In 2004, an Australian study looked at the correlation between Cyclical Vomiting Syndrome and long-term cannabis use, concluding that cannabis caused vomiting in most cases under study.

Can You Be Allergic to Weed?

Researchers also saw that people who were frequently and severely vomiting were experiencing abnormal levels of bathing, with the belief that hot water would alleviate their symptoms.

Symptoms of CHS

When someone may start feeling the symptoms of Cannabis Hyperemesis Syndrome, it usually begins with morning sickness and chronic nausea that may start years or months before any chronic vomiting occurs.

Once the condition worsens, persistent vomiting, nausea, abdominal pain dehydration, and a compulsion to habitually bathe to relieve symptoms are common outcomes.

The only way to find relief from Cannabis Hyperemesis Syndrome is to cease use.

This condition is not without its naysayers, however, and those who live with it will often be faced with denial from the cannabis industry who doesn’t believe cannabis can cause negative effects.

Those who deny that Cannabis Hyperemesis Syndrome exists posit that the condition has been made up to deter cannabis use in increasingly legalized times, or that it’s not the actual plant that is causing the symptoms, but exposure to chemicals, soil nutrients, or pesticides.

Is There Allergy Testing for Cannabis?

Testing for marijuana allergies typically involves a combination of medical history evaluation, physical examination, and specific diagnostic tests.

When visiting your doctor to discuss whether you have an allergy to cannabis, your doctor will ask you about your symptoms, and the circumstances or methods of consumption that led you to have an allergic reaction to cannabis. They may also inquire about your personal and family medical history to rule out other possible causes for your symptoms.

To determine the presence of a cannabis allergy, your doctor may also perform a skin test. Skin prick tests or patch tests are commonly used to test for severe to mild allergic reactions. In a skin prick test, small amounts of cannabis pollen are applied to your skin through a small needle prick. If you are allergic, you may develop a localized allergic reaction, such as redness, swelling, or itching at the site of the test. Patch tests involve applying a patch containing marijuana extracts to your skin for a specified period and observing any reactions.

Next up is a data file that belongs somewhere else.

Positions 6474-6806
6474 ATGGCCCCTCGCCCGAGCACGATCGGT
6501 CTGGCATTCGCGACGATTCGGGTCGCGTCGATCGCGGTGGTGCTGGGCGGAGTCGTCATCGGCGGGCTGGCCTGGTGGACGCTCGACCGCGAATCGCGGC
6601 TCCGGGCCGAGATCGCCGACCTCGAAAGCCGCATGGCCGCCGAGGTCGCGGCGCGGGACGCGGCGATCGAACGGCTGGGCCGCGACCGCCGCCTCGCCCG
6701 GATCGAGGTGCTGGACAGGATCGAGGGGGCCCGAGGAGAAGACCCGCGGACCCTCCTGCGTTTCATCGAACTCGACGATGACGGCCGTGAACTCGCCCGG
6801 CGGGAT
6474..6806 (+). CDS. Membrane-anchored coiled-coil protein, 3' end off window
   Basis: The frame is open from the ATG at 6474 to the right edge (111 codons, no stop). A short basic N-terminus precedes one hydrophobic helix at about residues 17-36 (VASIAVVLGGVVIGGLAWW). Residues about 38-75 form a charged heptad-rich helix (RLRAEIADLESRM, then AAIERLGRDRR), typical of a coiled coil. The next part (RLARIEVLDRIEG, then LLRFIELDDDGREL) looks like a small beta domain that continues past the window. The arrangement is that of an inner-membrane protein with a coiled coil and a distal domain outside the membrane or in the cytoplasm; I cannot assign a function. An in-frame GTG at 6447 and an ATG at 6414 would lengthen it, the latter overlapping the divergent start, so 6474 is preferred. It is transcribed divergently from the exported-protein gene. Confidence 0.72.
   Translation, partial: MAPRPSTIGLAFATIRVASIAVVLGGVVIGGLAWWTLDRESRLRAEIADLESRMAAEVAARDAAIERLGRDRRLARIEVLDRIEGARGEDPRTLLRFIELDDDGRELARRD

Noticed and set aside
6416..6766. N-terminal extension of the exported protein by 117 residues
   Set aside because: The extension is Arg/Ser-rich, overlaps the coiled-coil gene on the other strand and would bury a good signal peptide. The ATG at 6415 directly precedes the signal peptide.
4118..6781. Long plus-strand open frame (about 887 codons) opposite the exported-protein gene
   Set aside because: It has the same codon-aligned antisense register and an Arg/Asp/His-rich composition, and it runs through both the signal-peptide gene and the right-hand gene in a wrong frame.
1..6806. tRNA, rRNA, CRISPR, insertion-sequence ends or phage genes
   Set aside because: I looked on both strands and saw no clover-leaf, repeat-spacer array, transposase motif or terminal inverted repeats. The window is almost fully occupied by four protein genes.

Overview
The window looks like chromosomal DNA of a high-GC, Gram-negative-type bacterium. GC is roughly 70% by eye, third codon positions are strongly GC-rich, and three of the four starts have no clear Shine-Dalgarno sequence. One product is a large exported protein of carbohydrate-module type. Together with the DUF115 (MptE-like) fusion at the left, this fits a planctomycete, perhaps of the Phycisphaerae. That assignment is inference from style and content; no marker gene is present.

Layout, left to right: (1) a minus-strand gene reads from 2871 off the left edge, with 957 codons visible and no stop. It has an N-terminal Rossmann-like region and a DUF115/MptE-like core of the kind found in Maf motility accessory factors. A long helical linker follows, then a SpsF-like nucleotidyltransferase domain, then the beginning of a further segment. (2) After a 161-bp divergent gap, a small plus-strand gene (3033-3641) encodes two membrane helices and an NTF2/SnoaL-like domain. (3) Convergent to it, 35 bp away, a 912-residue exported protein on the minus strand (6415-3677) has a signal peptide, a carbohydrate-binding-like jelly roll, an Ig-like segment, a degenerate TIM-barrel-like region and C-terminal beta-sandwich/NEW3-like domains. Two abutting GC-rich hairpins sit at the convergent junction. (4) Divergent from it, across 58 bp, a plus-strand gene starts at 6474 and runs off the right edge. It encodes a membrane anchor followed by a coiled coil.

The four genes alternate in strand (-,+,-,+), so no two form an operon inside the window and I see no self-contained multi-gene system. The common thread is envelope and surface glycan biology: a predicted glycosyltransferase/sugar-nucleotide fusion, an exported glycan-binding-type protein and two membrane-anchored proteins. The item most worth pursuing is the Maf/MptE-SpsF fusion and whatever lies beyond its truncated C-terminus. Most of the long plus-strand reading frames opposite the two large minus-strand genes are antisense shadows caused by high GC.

Less commonly used to determine an allergy to cannabis plants are blood tests that will measure the levels of antibodies produced in response to cannabis allergens, however, skin tests are the most common.

If you are seriously concerned about a possible allergy to marijuana products, or you are experiencing severe symptoms, we recommend that you consult with an allergist or immunologist who specializes in allergies to get an accurate diagnosis. They will guide you through the appropriate testing methods based on your medical history and symptoms and may give you some tips to treat symptoms of cannabis allergy.

What Do You Do if You Have Marijuana Allergy Symptoms?

If you are experiencing negative effects from cannabis, make sure you reach out to Compassionate Clinics of America to discuss with the doctor who provided you your medical cannabis certification.

Your doctor will help you determine if or any negative reactions you’re having with cannabis, and why. They may also suggest, if the symptoms are more negative than the positive outcomes of using cannabis, that all cannabis use is completely ceased and alternative treatments are considered. There is no specific marijuana allergy treatment as of yet and the only way to prevent symptoms is to cease marijuana use. Your doctor may also give you some allergy medications to try if the symptoms are not severe.

Cannabis allergy, and Cannabis Hyperemesis Syndrome, are both rare, but something we have to consider when recommending medical cannabis to our patients.

Is Cannabis Medicine Right for You?

While we do believe in the tenets of cannabis medicine and have seen so many of our patients’ lives change because of it, it is not for everyone.

Reach out to us at Compassionate Clinics of America if you live in Arizona, Arkansas, California, Connecticut, Delaware, Georgia, Illinois, Iowa, Louisiana, Maine, Maryland, Massachusetts, Michigan, Minnesota, Missouri, Montana, Nevada, New Jersey, New York, Ohio, Oklahoma, Pennsylvania, Texas, Utah, Vermont, Virginia, & West Virginia,, and discuss whether cannabis medicine is right for you.

Make sure you stay tuned to our patient education series as we continue to release valuable information about cannabis medicine that is intended to help our patients make the most of their experience with the powerful plant.